Twenty-one people have been charged with crimes in connection to a nationwide catalytic converter theft ring that raked in over half a billion dollars, the Department of Justice announced Wednesday.
The defendants were charged in two indictments in the Eastern District of California and the Northern District of Oklahoma. Millions of dollars in assets were seized across five states, according to a DOJ news release.
Catalytic converter thefts have skyrocketed in recent years, increasing by 325% between 2019 and 2020, according to the National Insurance Crime Bureau.
Part of a vehicle’s exhaust device, catalytic converters are often targets for theft because of the valuable precious metals in their centers and the speed at which they can be stolen – less than one minute, according to the DOJ. Catalytic converters also often lack identifying markings, making it difficult to trace a stolen converter back to its owner.
The black-market price for catalytic converters can be more than $1,000 each, the DOJ said.
California, in particular, has become a “hot bed” for catalytic converter theft, said U.S. Attorney Phillip A. Talbert for the Eastern District of California.
“Last year approximately 1,600 catalytic converters were reportedly stolen in California each month, and California accounts for 37% of all catalytic converter theft claims nationwide,” Talbert said in the release.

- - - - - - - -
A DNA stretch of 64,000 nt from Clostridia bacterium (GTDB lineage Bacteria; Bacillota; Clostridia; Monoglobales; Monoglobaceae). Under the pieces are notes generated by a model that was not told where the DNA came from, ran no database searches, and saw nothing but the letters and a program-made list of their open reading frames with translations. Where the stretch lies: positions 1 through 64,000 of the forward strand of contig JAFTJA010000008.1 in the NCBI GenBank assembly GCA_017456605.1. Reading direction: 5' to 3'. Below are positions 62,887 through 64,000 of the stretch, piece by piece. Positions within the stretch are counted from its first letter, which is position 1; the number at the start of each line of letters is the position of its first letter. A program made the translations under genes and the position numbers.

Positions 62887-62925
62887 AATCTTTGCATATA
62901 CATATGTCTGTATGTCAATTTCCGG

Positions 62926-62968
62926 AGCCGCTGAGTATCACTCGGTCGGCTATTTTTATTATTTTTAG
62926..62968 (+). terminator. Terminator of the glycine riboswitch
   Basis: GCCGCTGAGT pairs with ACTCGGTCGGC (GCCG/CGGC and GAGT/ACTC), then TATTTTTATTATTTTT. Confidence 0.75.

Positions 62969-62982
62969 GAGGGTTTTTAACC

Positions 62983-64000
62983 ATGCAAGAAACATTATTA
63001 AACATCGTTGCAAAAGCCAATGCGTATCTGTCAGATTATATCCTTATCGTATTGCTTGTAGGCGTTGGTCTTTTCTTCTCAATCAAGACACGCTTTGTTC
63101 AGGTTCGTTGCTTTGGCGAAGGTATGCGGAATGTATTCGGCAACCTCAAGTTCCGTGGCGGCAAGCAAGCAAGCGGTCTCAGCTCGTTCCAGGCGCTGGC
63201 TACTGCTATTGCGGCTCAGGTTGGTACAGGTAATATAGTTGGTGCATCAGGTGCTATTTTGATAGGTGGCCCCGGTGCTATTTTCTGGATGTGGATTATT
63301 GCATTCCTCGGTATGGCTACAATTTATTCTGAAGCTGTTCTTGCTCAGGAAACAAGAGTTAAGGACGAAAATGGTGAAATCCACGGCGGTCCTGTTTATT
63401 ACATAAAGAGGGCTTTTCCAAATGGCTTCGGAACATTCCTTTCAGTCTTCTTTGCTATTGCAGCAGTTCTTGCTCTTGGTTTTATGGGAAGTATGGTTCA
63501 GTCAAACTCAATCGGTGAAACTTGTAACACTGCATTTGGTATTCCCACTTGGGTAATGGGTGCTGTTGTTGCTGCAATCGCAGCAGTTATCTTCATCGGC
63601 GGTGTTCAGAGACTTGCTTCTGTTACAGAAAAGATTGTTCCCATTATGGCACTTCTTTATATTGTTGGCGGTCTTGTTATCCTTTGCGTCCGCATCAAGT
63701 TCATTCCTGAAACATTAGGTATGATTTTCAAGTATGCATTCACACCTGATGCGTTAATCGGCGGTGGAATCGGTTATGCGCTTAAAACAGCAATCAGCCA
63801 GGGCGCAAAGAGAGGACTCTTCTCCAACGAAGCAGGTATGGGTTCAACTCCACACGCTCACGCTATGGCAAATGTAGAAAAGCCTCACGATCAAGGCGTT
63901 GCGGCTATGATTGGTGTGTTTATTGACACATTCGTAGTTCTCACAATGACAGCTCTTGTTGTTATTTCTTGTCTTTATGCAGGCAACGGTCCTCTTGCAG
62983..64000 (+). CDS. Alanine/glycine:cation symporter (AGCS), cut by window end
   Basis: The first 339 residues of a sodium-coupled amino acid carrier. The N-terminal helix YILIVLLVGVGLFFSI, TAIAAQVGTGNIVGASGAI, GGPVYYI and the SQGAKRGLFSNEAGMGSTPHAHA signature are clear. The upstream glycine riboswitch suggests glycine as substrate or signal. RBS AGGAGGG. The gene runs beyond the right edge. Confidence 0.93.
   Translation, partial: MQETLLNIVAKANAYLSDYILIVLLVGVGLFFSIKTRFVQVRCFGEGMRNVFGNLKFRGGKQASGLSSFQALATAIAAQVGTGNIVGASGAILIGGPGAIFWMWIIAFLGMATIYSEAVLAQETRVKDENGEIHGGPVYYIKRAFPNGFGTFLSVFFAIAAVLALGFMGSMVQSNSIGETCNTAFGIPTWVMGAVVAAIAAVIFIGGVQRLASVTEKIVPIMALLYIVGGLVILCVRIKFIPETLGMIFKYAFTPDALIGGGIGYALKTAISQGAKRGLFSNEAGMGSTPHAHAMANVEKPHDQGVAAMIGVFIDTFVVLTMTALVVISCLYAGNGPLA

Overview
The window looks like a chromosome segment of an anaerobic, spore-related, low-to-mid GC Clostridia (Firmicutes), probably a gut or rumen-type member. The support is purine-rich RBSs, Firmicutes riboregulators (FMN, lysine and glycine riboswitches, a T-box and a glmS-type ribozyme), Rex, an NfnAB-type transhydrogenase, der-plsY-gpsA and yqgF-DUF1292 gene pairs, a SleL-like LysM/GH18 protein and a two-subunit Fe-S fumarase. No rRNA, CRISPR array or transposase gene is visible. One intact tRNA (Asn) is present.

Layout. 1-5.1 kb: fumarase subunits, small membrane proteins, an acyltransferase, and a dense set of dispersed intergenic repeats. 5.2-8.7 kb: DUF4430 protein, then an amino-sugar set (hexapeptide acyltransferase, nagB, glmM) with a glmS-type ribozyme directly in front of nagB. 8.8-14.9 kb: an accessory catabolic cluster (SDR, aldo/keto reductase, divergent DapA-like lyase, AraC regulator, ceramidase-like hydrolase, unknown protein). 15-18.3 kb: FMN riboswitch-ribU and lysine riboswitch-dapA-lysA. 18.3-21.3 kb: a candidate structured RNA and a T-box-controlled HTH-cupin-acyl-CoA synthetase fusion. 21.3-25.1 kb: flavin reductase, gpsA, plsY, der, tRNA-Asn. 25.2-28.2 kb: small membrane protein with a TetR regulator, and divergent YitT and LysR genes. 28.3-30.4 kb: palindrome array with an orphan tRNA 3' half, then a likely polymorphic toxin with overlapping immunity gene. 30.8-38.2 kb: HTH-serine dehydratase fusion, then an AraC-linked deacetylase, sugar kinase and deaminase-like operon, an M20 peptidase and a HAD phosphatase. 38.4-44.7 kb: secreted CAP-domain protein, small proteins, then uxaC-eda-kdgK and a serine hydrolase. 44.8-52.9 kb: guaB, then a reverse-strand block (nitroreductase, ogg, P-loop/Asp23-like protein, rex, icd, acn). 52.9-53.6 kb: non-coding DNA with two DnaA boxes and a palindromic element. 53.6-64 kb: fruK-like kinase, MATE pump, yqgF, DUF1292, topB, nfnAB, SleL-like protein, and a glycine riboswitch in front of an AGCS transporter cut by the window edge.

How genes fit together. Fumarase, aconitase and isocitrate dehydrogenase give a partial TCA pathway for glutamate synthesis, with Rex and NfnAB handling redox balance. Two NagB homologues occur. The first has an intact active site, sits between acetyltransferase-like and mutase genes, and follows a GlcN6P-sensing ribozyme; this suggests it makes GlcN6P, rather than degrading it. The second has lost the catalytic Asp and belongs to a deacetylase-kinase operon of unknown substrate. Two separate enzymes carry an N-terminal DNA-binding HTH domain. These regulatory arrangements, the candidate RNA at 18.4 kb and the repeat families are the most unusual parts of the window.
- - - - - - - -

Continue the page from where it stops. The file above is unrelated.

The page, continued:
Nine defendants were charged in California with conspiracy to transport stolen catalytic converters, conspiracy to commit money laundering, and other charges related to the theft ring.
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Among those charged were three people who allegedly bought stolen catalytic converters and sold over $38 million worth to an auto shop in New Jersey, according to the Department of Justice.
The shop “knowingly purchased stolen catalytic converters and extracted the precious metal powders from their centers,” according to the DOJ. The auto shop made over $545 million from the metal powders processed from California alone.
The defendants charged in Oklahoma shipped stolen catalytic converters to the same New Jersey shop, according to court documents. Three of the 13 defendants received over $64 million in wired funds from the auto shop.
One defendant was charged in both states, court documents show.
“This national network of criminals hurt victims across the country,” FBI Director Christopher Wray said in the release. “They made hundreds of millions of dollars in the process – on the backs of thousands of innocent car owners.”
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